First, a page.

Retail

How Boutique Trucks Are Bringing New Meaning To Fast Fashion 

Clavillè Fashion Truck

Food trucks have been around since the 1970s, when taco trucks began making the rounds in New York City, but didn’t become a national sensation until 2008 when two events coincided in such a way as to make a long extant — but largely niche — subsegment of the restaurant game into a mass market phenomenon.

According to Kenny Lao, co-founder of New York’s Rickshaw food truck, social media in general (and Twitter in specific) was blowing up in a good way, while the U.S. economy was blowing up in a bad way. Restaurateurs didn’t want to invest the massive sums that go into establishing a permanent location at just the same time that a new, informal and free marketing channel popped up ideally suited to the needs of dining locations that were always on the go.

“It’s the social aspect. It’s really about shared experiences around food. I think what we’re doing with Twitter is an electronic version of that share,” Lao noted in an interview.

That social aspect grew into something of a mass culture phenomenon and now a wide range of food trucks are a common part of the landscape in urban areas and the idea that once can get a good or even gourmet meal out of the back of a truck is non-controversial.

The question a wave of entrepreneurs like Claudia Villegas are asking themselves now is if fashion can make the move to the as truck as easily — and as successfully — as food did. Villegas is the owner of the Richmond, Virginia-based Clavillè Fashion Truck. It’s Richmond-based, but not anchored — as the name implies, Clavillè is a mobile business in the most literal sense of that term and is therefore on the go a lot. Surrounding towns, surrounding states and festivals represent the bulk of the drivable boutique’s business, according to Villegas, and among the great benefits of a fashion truck is that she can go wherever the business is.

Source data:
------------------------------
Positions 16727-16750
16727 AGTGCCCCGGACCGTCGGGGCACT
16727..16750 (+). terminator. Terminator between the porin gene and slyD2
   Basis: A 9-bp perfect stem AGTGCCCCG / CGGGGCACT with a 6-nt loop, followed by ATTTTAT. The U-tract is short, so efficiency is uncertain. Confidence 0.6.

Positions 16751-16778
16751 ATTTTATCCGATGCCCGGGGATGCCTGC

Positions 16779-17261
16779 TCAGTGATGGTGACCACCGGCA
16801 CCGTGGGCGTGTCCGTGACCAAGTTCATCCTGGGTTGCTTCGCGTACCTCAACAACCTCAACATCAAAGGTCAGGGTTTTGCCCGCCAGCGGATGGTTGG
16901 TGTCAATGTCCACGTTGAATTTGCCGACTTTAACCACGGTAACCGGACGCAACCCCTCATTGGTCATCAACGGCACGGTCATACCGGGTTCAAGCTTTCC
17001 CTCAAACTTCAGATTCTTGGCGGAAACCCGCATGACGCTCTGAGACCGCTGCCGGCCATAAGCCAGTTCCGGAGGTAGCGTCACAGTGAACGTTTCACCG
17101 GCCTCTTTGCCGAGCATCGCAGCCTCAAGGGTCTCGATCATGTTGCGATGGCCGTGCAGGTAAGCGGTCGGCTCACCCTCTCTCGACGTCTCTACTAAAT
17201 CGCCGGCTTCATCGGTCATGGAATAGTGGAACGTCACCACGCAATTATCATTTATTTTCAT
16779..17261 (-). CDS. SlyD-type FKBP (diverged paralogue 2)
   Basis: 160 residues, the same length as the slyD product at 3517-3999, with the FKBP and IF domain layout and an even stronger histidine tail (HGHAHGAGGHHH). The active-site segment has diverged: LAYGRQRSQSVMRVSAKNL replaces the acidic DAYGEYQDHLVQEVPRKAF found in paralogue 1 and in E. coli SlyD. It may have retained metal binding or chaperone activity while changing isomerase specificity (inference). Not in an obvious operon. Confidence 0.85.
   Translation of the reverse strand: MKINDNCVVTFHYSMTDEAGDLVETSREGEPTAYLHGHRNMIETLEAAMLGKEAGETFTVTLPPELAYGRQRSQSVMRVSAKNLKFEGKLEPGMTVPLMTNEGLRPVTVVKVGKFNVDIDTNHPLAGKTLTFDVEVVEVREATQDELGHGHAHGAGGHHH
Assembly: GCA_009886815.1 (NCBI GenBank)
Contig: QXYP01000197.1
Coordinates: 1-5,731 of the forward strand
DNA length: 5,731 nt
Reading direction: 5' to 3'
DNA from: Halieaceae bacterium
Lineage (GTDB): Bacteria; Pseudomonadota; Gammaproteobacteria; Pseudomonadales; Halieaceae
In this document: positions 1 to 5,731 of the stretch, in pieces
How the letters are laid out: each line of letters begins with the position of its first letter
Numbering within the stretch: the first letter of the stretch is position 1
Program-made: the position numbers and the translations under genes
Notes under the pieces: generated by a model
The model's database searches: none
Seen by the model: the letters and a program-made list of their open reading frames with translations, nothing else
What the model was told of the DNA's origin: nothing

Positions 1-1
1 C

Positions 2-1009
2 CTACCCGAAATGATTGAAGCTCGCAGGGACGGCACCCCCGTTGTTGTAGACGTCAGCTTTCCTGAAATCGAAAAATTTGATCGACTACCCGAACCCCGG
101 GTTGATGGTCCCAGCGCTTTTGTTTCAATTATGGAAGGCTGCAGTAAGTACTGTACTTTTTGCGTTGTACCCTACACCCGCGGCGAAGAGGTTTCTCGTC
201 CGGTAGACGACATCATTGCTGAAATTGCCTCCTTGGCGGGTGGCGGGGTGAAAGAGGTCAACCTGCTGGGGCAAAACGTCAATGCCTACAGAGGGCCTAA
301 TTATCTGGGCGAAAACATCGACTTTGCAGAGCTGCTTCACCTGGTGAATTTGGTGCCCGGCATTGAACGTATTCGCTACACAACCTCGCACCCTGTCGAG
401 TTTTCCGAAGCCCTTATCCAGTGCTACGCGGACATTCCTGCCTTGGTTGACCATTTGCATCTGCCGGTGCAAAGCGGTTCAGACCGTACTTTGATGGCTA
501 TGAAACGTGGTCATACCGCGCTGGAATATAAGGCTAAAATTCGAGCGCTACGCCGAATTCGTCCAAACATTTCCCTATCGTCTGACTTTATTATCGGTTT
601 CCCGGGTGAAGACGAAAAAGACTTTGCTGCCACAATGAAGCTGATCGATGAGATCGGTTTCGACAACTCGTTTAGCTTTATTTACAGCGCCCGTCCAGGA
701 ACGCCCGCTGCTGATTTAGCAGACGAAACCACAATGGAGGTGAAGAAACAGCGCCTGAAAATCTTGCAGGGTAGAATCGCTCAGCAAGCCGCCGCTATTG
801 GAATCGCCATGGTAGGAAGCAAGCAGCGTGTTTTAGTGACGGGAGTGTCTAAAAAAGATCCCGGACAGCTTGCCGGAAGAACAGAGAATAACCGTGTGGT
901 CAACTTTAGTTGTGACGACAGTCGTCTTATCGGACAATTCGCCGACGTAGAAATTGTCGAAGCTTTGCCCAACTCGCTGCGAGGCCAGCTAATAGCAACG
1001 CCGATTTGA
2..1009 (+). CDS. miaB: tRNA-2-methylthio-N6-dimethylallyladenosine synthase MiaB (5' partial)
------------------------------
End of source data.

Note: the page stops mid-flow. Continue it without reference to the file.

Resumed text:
“I like the novelty of having a truck; I can go to festivals, have parties at people’s houses and move around every day! Another advantage is that I can bring Manolo, my puppy and fashion truck mascot, with me anywhere we go,” Villegas said.

On a more serious note, she said, what drew her to the fashion truck when she first encountered the idea in Cleveland about six years ago was the far lower overhead involved, particularly when compared with a shop, combined with the greater flexibility. Also, she noted, because the business can quite literally travel to the customer, it gives her a much greater ability to personalize the experience to the consumer that simply wouldn’t be practical in a stationary store.

“Our boutique is intimate and we can guide customers through our inventory and curate what we set out. We are also more able to offers suggestions based on what they’re looking for or their body type. Because I am a seamstress, I can help to customize their favorite pieces from the truck on the spot,” Villegas said in an interview.

It isn’t easy work — and there are unique challenges in offering up a boutique on wheels. The concept is still a lot more foreign to consumers than food trucks are. That is changing — fashion trucks and mobile boutiques are appearing in greater number and in a greater number of places in the last 24 months than ever before. But thus far there has been no major breakthrough brand like the Kogi BBQ truck in LA that developed such a large and devoted following that it pushed food trucks into a national story in 2008.

Any of the many up-and-coming truck brands would like be quite happy to be that national breakthrough brand, of course, but Villegas’s lesson of the five years her Clavillè Fashion Truck business has been open is that small and steady wins the race. Her staff is small — her husband is the firm’s main truck driver. But her business is growing, and has every year since it’s been open. It can be challenging getting customers in the door the first time, she noted, because “buying clothes out of the back of a truck has some strange connotations to people still.”

But once they’ve had the experience and found they enjoyed the novelty and the unique customer experience, most come back. And many bring a friend.

And if people can buy gourmet food out of a truck, there seems no reason they couldn’t buy designer clothing from a truck, if the experience was right.

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